Illustrating his point is Ironstate and Panepinto Properties’ ongoing project on Christopher Columbus Drive. The development opened in 2007 with the 400-unit 50 Columbus tower set atop the then-recently remodeled Grove Street PATH Station.

‘”That building represents part of Jersey City’s evolution Us a more traditional brick building with efficiencies.” said Barry.

In comparison, developers dubbed the project’s next phase, 70 Columbus, a “residential jewel”.

A high- rise with 543 luxury units, the newly opened 70 Columbus was designed by prominent New York firm Gwathmey, Siegel, Kaufman and Associate Architects. The project’s final two phases will include additional luxury rental residences at 90 Columbus, a 150-room Marriott Residence Inn at 80 Columbus and mixed retail services.

In addition to unobstructed views of downtown Manhattan, 70 Columbus offers upscale amenities on par with high-end Manhattan living: an attended lobby, fireplace lounge, billiards room, multimedia theater, catering kitchen, landscaped roof deck including a pool, grilling/ BBO stations, sport court, dog run and an outdoor kids play area.

It’s those extras – which also includes parks with sweeping Manhattan vistas, organic garden plots, Citi Bike stations, cooking classes and doggie day care centers – that foster communal livinq and are the calling card of this new spate of development springing up in Jersey City, said Jeremy Kaplan, chief operating officer of KRE Group.

Today it’s not just come home, get your mail, go up to your apartment and don’t come back out.” said Kaplan of the modern urban dweller.  “People want to get to know who is living next to them. They are interested in community and our buildings are being designed to cater to that.”

In the case of 18 Park, one of many joint projects from KRE Group and Ironstate, the building was developed around that interest in community – literally. The architecturally distinct 11-story structure, which opened in 2014 and features 422 residences in the city’s Liberty Harbor North neighborhood, also is home to the new 18.000-square-foot Boys & Girls Club of Hudson County.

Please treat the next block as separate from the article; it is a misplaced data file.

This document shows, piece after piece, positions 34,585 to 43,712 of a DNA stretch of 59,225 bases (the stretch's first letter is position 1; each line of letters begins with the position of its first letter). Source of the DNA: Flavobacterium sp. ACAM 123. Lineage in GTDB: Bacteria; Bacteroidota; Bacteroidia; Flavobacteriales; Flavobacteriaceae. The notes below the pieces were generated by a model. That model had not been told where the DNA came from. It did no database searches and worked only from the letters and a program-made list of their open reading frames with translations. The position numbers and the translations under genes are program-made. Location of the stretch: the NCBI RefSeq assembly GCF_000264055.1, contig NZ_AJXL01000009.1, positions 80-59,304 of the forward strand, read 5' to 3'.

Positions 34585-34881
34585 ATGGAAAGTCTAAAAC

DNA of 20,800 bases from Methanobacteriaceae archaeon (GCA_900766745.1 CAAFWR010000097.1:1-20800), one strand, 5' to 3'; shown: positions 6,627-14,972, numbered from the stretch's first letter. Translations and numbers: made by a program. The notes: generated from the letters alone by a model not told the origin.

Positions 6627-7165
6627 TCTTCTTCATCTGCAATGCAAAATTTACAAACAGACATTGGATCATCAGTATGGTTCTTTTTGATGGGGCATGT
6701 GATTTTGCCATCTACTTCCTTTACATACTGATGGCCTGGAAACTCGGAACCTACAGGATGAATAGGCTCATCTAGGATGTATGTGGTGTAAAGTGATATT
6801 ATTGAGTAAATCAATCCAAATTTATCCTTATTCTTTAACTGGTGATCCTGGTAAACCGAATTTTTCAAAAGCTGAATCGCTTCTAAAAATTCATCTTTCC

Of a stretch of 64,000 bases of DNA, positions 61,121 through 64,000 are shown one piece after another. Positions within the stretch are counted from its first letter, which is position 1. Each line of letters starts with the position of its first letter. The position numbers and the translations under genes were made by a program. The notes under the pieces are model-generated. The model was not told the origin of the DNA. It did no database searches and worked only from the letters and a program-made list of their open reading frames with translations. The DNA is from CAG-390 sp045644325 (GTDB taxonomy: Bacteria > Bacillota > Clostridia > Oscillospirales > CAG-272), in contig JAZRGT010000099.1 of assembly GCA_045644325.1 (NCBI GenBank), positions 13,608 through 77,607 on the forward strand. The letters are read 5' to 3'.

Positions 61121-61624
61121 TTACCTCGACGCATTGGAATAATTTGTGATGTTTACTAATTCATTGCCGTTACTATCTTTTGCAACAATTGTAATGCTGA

Rendering of 235 Grand

 What the two developers have planned at the site of the former Boys & Girts Club behind 235 Grand St promises to cultivate outdoor community gathering space and revitalize a sizable chunk of Jersey City’s waterfront. Plans for 235 Grand are not finalized, but include a 45-story rental lower with 549 units and an additional 10-story building with 131 units next door. A key piece of the plan would take Grove Street where it ends at Grand and extend it to a public park on the waterfront.

“Grove Street has become such a draw to walk and to shop. This would just continue the flow of the cityscape.” said Kaplan. “The city has been encouraging us to extend Grove to change the landscape of Jersey City and benefit its residents. It’s something we couldn’t do without their support.”

And just how many more residential properties can Jersey City support?